The third Palm Islander missing from the island on Monday morning was John Clumpoint, another of the ‘famous four’ who beat the rioting with destruction charges. Clumpoint was at the Townsville Court to see a young relative who had been locked up by police on Sunday night, allegedly over the theft of a motor vehicle.

When the youth gave police his surname, officers asked him if he was related to John Clumpoint. He replied ‘yes’, and was promptly arrested. Two other youths in the vehicle were released without charge.

If you think Townsville Police don’t target black people, or youths, think again. This writer interviewed William Blackman on Monday in a park across the street from the Townsville court complex.

As we sat and talked, a Palm Island man, Joel Lenoy walked up to us. After brief greetings, Mr Lenoy revealed he would also be facing court soon.

“What for?” I asked.

“VB,” he replied.

Mr Lenoy had been caught on Palm Island carrying a six-pack of VB, which is a full-strength beer. Only mid-strength and light beer are allowed on the island. Mr Lenoy fully expects he may receive jail time for the offence.

As we spoke, Mr Lenoy suddenly excused himself. He called out over his shoulder, ‘Gotta go. There’s a copper coming.’

Sure enough, a lone police officer who appeared to be heading to the courthouse was ambling up the path, running through the centre of the park. As he approached a rotunda, where three black youths were sitting quietly, talking, he stopped.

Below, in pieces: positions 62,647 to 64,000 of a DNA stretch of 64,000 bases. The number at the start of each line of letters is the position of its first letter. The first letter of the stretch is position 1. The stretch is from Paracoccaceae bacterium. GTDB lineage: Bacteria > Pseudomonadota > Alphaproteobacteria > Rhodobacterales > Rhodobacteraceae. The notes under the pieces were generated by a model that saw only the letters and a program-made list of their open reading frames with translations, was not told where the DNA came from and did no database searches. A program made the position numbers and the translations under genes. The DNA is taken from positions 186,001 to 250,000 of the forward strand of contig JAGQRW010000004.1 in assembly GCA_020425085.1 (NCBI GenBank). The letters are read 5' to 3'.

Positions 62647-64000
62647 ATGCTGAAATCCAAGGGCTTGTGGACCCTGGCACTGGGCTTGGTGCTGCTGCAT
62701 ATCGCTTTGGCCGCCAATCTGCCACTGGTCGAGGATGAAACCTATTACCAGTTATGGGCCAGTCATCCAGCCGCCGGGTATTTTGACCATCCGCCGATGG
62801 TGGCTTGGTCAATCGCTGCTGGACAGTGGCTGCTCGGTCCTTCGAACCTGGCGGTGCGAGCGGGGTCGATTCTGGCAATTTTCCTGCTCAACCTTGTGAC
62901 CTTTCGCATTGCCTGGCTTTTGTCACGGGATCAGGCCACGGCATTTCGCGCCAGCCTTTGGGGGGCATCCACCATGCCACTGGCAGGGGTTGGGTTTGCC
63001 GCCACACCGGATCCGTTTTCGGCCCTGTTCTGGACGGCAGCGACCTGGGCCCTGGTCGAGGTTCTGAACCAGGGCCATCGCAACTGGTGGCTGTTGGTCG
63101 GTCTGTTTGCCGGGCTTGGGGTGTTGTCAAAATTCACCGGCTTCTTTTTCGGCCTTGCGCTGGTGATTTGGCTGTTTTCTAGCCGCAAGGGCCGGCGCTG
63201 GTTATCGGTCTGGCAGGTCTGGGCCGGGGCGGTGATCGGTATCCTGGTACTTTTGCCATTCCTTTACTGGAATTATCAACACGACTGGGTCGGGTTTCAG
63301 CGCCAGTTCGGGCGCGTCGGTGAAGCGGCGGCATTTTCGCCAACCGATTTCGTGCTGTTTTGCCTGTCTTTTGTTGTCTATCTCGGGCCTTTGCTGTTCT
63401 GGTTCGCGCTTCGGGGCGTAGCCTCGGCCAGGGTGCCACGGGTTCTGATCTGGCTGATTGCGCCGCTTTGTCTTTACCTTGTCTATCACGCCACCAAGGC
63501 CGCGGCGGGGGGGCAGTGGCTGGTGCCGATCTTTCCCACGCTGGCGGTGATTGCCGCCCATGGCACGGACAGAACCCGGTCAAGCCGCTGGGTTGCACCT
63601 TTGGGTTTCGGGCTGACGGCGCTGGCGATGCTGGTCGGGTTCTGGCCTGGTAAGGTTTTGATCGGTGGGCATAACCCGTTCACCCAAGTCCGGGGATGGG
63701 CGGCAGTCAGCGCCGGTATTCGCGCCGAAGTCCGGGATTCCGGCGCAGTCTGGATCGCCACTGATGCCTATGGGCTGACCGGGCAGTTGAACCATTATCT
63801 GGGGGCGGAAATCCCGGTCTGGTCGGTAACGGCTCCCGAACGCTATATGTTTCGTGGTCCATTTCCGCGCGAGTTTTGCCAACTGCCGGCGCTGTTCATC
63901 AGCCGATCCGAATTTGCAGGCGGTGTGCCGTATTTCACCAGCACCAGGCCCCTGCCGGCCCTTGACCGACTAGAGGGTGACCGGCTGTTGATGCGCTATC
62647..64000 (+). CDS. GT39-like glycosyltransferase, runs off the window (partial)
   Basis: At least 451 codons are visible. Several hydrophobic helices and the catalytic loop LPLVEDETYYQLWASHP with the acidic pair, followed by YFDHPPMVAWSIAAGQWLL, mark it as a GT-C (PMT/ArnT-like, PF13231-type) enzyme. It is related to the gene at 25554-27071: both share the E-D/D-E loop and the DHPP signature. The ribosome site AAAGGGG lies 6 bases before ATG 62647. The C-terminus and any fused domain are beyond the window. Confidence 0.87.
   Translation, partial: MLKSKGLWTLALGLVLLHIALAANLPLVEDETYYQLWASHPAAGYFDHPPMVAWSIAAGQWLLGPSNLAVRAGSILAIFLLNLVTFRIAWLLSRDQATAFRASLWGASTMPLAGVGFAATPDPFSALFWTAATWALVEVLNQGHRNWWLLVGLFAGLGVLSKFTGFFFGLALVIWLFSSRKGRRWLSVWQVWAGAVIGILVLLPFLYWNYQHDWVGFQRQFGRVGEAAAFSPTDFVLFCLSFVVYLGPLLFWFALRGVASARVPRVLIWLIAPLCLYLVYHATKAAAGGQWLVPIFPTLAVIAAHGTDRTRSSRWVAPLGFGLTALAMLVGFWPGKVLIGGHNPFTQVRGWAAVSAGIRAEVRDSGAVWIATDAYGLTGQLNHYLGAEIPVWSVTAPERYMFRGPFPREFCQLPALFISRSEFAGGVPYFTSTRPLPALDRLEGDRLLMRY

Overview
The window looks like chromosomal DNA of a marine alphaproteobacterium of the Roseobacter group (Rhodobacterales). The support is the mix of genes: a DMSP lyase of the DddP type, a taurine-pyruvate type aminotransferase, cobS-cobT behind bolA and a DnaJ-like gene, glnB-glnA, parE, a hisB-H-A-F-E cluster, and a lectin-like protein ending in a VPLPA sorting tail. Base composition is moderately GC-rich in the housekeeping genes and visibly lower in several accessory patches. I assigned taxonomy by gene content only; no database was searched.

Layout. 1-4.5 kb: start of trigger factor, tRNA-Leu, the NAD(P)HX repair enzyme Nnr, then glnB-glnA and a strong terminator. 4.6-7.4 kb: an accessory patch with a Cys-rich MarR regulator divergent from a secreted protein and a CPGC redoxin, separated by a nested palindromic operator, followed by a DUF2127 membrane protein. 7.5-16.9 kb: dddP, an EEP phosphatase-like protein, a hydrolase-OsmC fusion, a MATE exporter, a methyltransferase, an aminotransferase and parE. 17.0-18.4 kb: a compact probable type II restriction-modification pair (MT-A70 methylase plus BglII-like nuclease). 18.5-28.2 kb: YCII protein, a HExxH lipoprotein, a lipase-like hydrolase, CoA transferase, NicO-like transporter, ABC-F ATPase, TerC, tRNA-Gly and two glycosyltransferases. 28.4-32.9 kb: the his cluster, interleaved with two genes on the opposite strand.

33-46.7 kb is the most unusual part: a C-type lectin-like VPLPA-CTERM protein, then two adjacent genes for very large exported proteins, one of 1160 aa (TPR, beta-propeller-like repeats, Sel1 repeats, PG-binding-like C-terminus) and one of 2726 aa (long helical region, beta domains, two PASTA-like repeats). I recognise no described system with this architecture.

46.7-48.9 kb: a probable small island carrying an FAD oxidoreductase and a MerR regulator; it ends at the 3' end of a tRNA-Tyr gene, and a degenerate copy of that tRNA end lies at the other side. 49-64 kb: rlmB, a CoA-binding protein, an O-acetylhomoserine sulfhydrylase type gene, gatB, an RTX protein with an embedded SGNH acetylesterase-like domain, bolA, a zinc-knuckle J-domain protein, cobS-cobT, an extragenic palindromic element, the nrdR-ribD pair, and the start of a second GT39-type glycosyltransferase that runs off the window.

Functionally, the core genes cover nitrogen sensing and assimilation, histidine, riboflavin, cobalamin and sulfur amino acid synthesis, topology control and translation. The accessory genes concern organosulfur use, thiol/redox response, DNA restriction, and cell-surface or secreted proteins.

And then he searched their bags.

Finding nothing, the cop continued on past me without batting an eyelid. I’m white. And I had a tape recorder in my hands.

The officer’s pace quickened a little. He seemed focused on Mr Lenoy, who was by this stage disappearing around the corner.

Mr Lenoy had committed no actual offence. At least, not yet.

[Ed’s note: Almost a decade after this story was written, Lex Wotton and his family successfully sued Queensland Police int he Federal Court for racial discrimination. It opened the way for a class action for 447 Palm Islanders, who subsequently shared in a $30 million settlement from the Queensland Government, which included an official apology. Police involved in the incidents, however, continued to demand an apology from Mr Wotton and others. Chris Hurley retired ‘medically unfit’ from the Police Service in 2017, after being convicted of a string of offences from three separate incidents, including numerous counts of assault. Last week – that is, September 13, 2023 – Hurley was charged with ‘common assault’ on a 14-year-old girl at a licensed premises on the Gold Coast, where he is reportedly working as a bouncer].

Chris Graham is the publisher and editor of New Matilda. He is the former founding managing editor of the National Indigenous Times and Tracker magazine. In more than three decades of journalism he's had his home and office raided by the Australian Federal Police; he's been arrested and briefly jailed in Israel; he's reported from a swag in Outback Australia on and off for years. Chris has worked across multiple mediums including print, radio and film. His proudest achievement is serving as an Associate producer on John Pilger's 2013 film Utopia. He's also won a few journalism awards along the way in both the US and Australia, including a Walkley Award, a Walkley High Commendation and two Human Rights Awards. Since late 2021, Chris has been battling various serious heart and lung conditions. He's begun the process of quietly planning a "gentle exit" after "tying up a few loose ends" in 2024 and 2025. So watch this space.